At least that’s what I keep telling myself. If you’re a true Wildcat fan, rooting wholeheartedly for your team—win or lose–is inherently a part of your identity, a part of your DNA. Coach Cal says relax and enjoy the process. But just like the Thais and their religious fervor, there’s been something inherently missing for the past few years in our Kentucky Basketball worship experience. A season without a championship is like Christmas without Christ. I want the prize. After Kentucky pulled off a miracle 17-point comeback against Huggy Bear in Morgantown on Saturday, we’re suddenly back in the hunt. Championship number nine can’t come soon enough.

John Huang is a columnist for Nolan Group Media and Bluegrass Sports Nation. He’s currently trying to cover University of Kentucky Sports while traveling abroad. If you enjoy his writing, you can read more at www.Huangswhinings.com or follow him on Twitter @KYHuangs.

John Talk Thai

(Bangkok, Thailand) –When Kentucky Men’s Basketball coach John Calipari recently told media that we “don’t know sh@#,” he was only partially right. For you see, I do know “sh@#” because I’ve had the trots ever since I landed in Bangkok. I understand it’s mostly my fault, though. The food is fantastic here and I just can’t help gorging myself. The problem is that the Thais like their food laced with chilies that could choke a Chinaman, so my bowels are more exhausted than Shai Alexander.

There’s food everywhere in Bangkok. From high-end eateries to run-down food stalls, you can find anything your palate desires 24 hours a day. I’ve already gulped down oysters as big as my fist, prawns the size of lobsters, and all sorts of slippery, slimy, fruit and veggie type things that wouldn’t make the cut in America. Street food is outrageously cheap, but like anything else in life, you pay your money and take your chances. The smells emanating from these food kiosks can be somewhat overwhelming. I don’t want to sound like the ugly American, but on the list of smelliest cities, Bangkok would rank near the top. It stinks here! The combination of fried grease and exotic spices mixing together with diesel fuel and auto exhaust is ever present and distinctly pungent. It’s similar to the Cats’ second half meltdown against South Carolina–not necessarily nauseating at first, but bothersome and irritating nonetheless.

What is nauseating is Bangkok traffic. I’ve driven in LA and it’s much worse here. Gridlock everywhere for hours at a time. It’s not chaotic like Cairo, nor brutal like Beijing. It’s actually quite orderly as Thai drivers are surprisingly courteous, there’s virtually no horn honking, and zero apparent road rage. It’s just that crawling along at two kilometers an hour on an eight-lane highway makes me want to gouge my eyes out and shove bamboo shivers up my fingernails. Patience is said to be a Fruit of the Spirit. It’s something I’m sorely lacking when it comes to sitting in Bangkok traffic.

Getting in my morning runs here in Bangkok has been a bit of a challenge also. In addition to the usual uneven pavements, potholes, and overhanging tree limbs encountered along urban sidewalks, you also have to dodge the omnipresent food stalls, motorcycle swarms, and the occasional strolling Buddhist monk—all while breathing in the suffocating auto exhaust. Kind of defeats the purpose of attempted aerobic exercise if you ask me. I also miss my dog on my runs. Every dog I’ve seen in Thailand appears lethargic and listless, beaten up by life and waiting to be featured on the next bootlegged Chinese restaurant menu.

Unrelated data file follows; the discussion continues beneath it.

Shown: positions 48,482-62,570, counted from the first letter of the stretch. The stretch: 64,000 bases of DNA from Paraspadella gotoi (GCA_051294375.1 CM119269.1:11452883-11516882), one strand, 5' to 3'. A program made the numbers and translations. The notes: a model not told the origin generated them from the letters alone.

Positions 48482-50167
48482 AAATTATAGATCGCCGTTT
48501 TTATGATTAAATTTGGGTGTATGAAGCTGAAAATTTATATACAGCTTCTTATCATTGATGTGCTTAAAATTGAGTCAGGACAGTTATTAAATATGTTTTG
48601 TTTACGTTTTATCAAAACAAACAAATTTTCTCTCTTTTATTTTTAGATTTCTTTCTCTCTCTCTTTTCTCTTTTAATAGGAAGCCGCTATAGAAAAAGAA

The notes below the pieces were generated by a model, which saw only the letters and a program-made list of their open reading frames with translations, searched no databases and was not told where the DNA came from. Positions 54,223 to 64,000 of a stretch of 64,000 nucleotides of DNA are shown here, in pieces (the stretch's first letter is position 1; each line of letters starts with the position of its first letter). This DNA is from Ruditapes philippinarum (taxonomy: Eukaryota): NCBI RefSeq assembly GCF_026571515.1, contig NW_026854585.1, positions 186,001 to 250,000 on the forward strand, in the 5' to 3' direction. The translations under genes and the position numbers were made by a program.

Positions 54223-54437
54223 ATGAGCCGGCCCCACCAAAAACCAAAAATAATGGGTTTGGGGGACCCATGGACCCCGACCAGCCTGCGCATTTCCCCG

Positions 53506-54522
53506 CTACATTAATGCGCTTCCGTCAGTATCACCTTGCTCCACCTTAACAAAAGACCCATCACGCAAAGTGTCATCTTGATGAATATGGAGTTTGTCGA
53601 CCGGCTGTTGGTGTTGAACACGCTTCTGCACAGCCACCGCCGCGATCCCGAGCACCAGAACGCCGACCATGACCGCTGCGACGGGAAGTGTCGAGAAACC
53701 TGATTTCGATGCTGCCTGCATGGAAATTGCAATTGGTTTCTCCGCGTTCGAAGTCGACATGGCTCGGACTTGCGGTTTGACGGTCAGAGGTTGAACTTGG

Outside of Bangkok, it’s much more pleasant. My sojourns along the beaches of Hua Hin provided me ample opportunities to relax and recharge. Imagine waking up to glorious 80-degree temperatures and a fabulous sunrise, with someone to bring you a tropical drink or to trim your neglected toenails at every beck and call. Check your modesty at the door if you choose to get the herbal body scrub and exfoliate treatment. You’re getting EVERY part of your body scrubbed and exfoliated.

And now, a word about Thai massages—they are grossly overrated. First of all, they hurt. You know you’re in trouble when you pay for the session behind the curtain. Having the Thai version of Attila the Hun slapping my calves with impunity, poking wooden rods up my insoles and making my vertebrate pop like firecrackers on the Fourth of July just wasn’t my cup of tea. At one point he performed a move on me worthy of any WWF escape maneuver—probably classified as chiropractic malpractice in the States, but here it’s just comic amusement at the poor foreigner’s expense. You’ve been warned.

And finally, nobody with obvious Kentucky ties has yet approached me on this trip. I’ve been sporting the BLUE every single day trying to attract fellow citizens of BBN for some engaging conversation. So far, no takers. The cute couple with matching Lebron jerseys and the Thai dude shooting hoops in Kyrie Irving gear were oblivious to my braggadocio about reppin the greatest tradition in the history of college basketball. Now after the Cats’ crushing loss to the Gators, I’m just looking for someone to commiserate with in the worst way.

Sigh! Such is life in this part of the world, where no one cares but me. Go Cats!

John Huang is a columnist for Nolan Group Media and Bluegrass Sports Nation publications. If you enjoy his writing, you can read more at www.huangswhinings.com or follow him on Twitter @KYHuangs.